Getting an Ed.D at Harvard
I’m resisting mightily the temptation to continue in tour-guide mode. Did that for lots of visitors to Middlesex County and to Paris over half a century, and found the rôle ever more nourishing. Only took money for it once, near the turn of the millennium, but that’s a story for that spot in the chronology, should I live to arrive there in this narrative. Here and now, I must hasten to report on our doings in 1966-68:

 • my Harvard doctoral program:
   • Academic year 1966-7, including
     • course work,
     • Harvard Project Physics,
     • my second and final season as a Seminary teacher,
     • what we managed (nevertheless) to do together as a family,
   • Academic year 1967-8, including
     •  independent (yea, even deviant) study
     • teaching assistantship: S.A.C.C.H.A.R.I.N.E.,
     • our wondrous Christmas with the folks in Paris,
     • early work toward the thesis,
     • Abt Associates Inc, and
     • foster kids and Erik
In case you’re wondering, I earned a Doctor of Education degree. At Harvard, only the Graduate School of Arts and Sciences (GSAS)1 offers a Ph.D. The graduate professional schools2 that preserve their dryness under the University umbrella issue their own doctorates, none of which (according to Ph.Ds) entitle their recipients to be addressed as “Doctor.”3 Well, maybe the MDs.

Most Ed.Ds end up in school administration, I think. I still harbored fading notions of a teaching career, but the Harvard culture has always pushed students toward leadership/administrative positions. I liked to see (and still do see) my best teachers as leaders, but it became clear that the folks who were paying for my expensive schooling had other ideas.

1Big sibling of Harvard College’s FAS (Faculty of Arts and Sciences).
2Alphabetically: Business, Dental, Design, Divinity, Education, Engineering, Government (Kennedy School), Law, Medical, Public Health, and the Radcliffe Institute. It’s probably also worth noting that Governor Thomas Dudley signed in 1650 the Charter of Harvard College, thereby instituting (1) the Divinity School (now a very small piece of the Harvard whole, and (2) an Indian school which, if I recall correctly, didn’t survive the 17th century.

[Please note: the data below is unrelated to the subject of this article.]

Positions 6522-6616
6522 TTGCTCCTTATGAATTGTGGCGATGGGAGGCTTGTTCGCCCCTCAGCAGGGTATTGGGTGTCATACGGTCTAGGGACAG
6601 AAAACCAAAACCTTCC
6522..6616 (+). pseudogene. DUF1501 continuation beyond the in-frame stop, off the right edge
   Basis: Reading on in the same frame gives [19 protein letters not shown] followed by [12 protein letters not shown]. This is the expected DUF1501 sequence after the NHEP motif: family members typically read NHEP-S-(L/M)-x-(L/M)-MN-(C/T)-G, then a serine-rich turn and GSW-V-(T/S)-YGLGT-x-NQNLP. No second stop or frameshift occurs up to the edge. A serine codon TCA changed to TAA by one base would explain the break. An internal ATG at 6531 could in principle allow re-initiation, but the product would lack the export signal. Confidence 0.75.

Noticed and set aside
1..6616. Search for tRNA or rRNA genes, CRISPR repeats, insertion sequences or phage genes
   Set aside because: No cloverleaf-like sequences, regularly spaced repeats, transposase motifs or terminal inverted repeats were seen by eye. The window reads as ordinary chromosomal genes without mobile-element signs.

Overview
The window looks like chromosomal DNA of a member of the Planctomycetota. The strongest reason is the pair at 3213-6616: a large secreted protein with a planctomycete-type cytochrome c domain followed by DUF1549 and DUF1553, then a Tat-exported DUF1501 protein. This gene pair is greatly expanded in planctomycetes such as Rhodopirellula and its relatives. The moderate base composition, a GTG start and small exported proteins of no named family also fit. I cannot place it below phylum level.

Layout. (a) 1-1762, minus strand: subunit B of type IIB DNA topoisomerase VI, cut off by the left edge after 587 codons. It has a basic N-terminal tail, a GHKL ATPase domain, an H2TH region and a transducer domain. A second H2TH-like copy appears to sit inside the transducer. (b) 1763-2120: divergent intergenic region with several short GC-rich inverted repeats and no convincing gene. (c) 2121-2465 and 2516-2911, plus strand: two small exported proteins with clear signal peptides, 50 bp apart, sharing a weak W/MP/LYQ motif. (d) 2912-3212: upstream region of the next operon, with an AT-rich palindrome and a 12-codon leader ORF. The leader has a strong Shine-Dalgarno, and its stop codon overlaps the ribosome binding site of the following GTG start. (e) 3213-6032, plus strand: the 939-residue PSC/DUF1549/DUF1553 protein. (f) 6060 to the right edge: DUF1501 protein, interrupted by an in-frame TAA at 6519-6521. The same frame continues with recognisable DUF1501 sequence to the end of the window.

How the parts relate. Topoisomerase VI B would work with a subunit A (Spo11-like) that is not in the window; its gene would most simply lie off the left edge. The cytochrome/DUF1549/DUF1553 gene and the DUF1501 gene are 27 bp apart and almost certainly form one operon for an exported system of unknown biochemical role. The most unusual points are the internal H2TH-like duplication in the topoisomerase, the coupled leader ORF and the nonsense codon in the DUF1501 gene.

3Ascending the academic food chain, MDs tend likewise to sniff when a Ph.D (or, a fortiori, an honorary) gets the honorific. But then you remember Doctor Collins, who shows up at the Pearly Gates, only to encounter a long line, with Saint Peter nearly concealed in paperwork at the other end. Being an MD, of course, Collins strides to the front of the line and demands admission. Peter looks up, smiles thinly, and says, “Fella, if you want in here, you’ll wait at the end of the line, like everybody else.” Well! This is a whole new concept to the good doctor, but he doesn’t see much else to do. So he takes his place at the rear, standing first on one foot, and then on the other, steam issuing from his ears. Then along comes a distinguished-looking white-haired gentleman in a lab-coat, with a stethoscope. He waves jauntily at Peter, and enters. Mightily incensed, Collins heads for the gate, until Peter smiles again: “Oh, Him? That’s just God. He likes to play doctor, now and again.” I’ve told this story to rather a lot of people, including sizable assemblies of MDs, and I always treat those who find it funny differently, shall we say, from those who don’t.
Ed.D 1966-67: Courses HP2 Seminary Family 1967-68:
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